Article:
There is always the question; “Are video games art”? I feel that art is subjective. That being said, this game feels like a work of art. I loved the hand-drawn look of the game. Everything looks very vivid and colorful. Ori’s animation is smooth in all of its actions. Whether it’s jumping, attacking, or moving from left to right, I feel that the game flows rather well. It’s also incredible that there is no loading for the game except at the beginning. I did encounter slowdown at some points of the game. Mostly whenever there was an encounter with Naru. The background of the game feels like a giant map or canvas. I didn’t think that the environment was recycled at all, and the areas felt original. Even the creators stated that certain assets would appear unique to each section of the world.

Can something be beautiful and terrifying at the same time? I think Naru is.

I read that the game takes inspiration for its story from many works like The Lion King, the animation of Hayao Miyazaki (the animator/director at Studio Ghibli) and the gameplay and style of Rayman Origins/Legends.  I also felt a bit of How to train your Dragon.  I could be the only one about that, but it’s how I think.  The music is some of the best that I ever heard.  This game is an instance that the music set the mood of the game and complements the story rather well.  I thought Gareth Coker did a great job. I’ve included a link to the soundtrack on Spotify below.  Take a listen to it. It’s wonderful.

Ori and the Blind Forest (Original Soundtrack)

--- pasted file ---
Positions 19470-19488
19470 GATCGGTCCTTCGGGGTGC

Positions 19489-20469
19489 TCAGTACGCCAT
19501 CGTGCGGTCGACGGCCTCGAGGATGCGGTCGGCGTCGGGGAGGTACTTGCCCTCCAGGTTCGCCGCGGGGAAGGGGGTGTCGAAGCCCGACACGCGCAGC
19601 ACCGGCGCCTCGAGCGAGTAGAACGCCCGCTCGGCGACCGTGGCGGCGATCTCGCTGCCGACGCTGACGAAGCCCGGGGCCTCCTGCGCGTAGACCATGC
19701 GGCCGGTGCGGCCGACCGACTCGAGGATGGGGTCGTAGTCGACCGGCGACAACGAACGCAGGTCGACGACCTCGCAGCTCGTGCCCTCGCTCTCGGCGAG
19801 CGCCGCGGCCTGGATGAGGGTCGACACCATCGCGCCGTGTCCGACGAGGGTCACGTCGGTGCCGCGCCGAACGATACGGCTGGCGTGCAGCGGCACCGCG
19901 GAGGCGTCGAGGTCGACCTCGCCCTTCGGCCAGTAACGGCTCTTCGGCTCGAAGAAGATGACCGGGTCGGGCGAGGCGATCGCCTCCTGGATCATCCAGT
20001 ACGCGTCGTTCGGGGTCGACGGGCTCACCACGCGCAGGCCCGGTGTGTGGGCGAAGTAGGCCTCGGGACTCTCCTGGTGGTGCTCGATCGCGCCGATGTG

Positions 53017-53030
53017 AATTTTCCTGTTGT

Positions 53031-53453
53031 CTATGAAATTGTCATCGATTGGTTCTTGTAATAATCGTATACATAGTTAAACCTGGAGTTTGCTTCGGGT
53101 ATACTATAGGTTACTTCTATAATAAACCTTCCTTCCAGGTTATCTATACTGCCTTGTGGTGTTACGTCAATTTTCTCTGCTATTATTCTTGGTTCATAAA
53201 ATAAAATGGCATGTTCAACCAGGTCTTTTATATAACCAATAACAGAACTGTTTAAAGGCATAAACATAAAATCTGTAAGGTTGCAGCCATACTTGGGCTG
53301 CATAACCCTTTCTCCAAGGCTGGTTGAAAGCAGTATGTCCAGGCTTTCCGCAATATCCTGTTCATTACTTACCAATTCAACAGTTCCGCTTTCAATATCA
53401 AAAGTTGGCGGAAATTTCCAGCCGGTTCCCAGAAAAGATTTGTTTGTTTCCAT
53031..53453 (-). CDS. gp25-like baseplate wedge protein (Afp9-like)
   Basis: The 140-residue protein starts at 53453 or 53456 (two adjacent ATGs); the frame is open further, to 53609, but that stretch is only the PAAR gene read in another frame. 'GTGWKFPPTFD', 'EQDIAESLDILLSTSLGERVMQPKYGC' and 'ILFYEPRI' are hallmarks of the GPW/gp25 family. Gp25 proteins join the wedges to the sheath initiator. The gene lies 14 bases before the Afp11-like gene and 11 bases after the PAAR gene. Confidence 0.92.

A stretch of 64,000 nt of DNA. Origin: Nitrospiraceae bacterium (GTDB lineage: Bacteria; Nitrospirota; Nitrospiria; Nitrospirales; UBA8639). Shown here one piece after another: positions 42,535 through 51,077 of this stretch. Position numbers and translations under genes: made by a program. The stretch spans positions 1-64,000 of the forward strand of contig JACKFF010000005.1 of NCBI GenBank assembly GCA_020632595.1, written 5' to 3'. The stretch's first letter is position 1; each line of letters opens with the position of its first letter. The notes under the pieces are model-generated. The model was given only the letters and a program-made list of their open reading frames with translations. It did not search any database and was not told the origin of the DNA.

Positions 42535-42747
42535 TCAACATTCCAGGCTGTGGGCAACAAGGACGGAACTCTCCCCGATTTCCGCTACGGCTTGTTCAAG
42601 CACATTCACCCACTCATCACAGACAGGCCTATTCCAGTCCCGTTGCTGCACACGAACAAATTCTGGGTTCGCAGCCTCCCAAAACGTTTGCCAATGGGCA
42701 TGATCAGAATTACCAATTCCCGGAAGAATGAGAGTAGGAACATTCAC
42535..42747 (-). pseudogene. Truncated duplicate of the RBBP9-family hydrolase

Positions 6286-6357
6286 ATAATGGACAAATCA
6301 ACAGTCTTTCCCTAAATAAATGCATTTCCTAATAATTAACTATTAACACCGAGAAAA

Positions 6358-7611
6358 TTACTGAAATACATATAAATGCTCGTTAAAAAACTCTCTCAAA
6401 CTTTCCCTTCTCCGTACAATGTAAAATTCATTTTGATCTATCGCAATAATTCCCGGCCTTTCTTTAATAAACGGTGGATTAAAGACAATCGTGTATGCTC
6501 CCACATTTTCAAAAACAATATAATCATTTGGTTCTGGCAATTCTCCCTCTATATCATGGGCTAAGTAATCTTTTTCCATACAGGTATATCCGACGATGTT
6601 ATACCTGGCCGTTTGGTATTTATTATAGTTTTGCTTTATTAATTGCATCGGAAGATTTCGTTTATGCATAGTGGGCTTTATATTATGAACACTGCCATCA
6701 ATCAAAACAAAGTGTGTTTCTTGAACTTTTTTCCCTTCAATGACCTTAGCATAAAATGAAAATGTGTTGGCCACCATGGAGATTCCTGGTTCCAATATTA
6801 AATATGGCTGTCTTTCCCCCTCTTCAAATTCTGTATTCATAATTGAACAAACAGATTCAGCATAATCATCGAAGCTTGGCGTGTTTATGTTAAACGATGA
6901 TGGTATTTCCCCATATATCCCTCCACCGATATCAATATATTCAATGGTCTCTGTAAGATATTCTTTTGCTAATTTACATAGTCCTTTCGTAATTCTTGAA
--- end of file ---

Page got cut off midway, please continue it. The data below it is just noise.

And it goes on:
The story is straightforward. No voice over but the narrative said through a speaking gibberish and text reading:

The story is told by text reading.  But it’s not long, simple, and very effective into getting myself into the story.
The following article contains spoilers below this point.

However, the one thing that ruined the game for me was seeing Ori and the Will of the Wisps trailer before playing this game.  When I started Ori and the Blind Forest, you get this profoundly emotional opening of Naru finding Ori.  You see Ori grow up Naru and the relationship that they developed.  When the forest was dying, it’s was hard to watch when Naru gave the last piece of food to Ori and see her die of starvation.  It was sad and confusing.  I saw her alive in The Will of the Wisps trailer, what gives?  While playing through the game, you encounter Gumo. Gumo, a spider-like creature and the last of his kind follows Ori around in the game.  He revives Naru with his clan’s treasure, that stored light from the Spirit Tree to revive Naru.   It ruins such an emotionally gripping scene at the beginning, only to cheat death at the end.  I guess it sets up the device for Naru to sacrifice herself to restore the forest and save her last egg.  The story had a strong beginning for the story that led to an ok and predictable ending.  Most people might have hated that aspect of playing the game before the trailer.  That just got ruined for me in the trailer.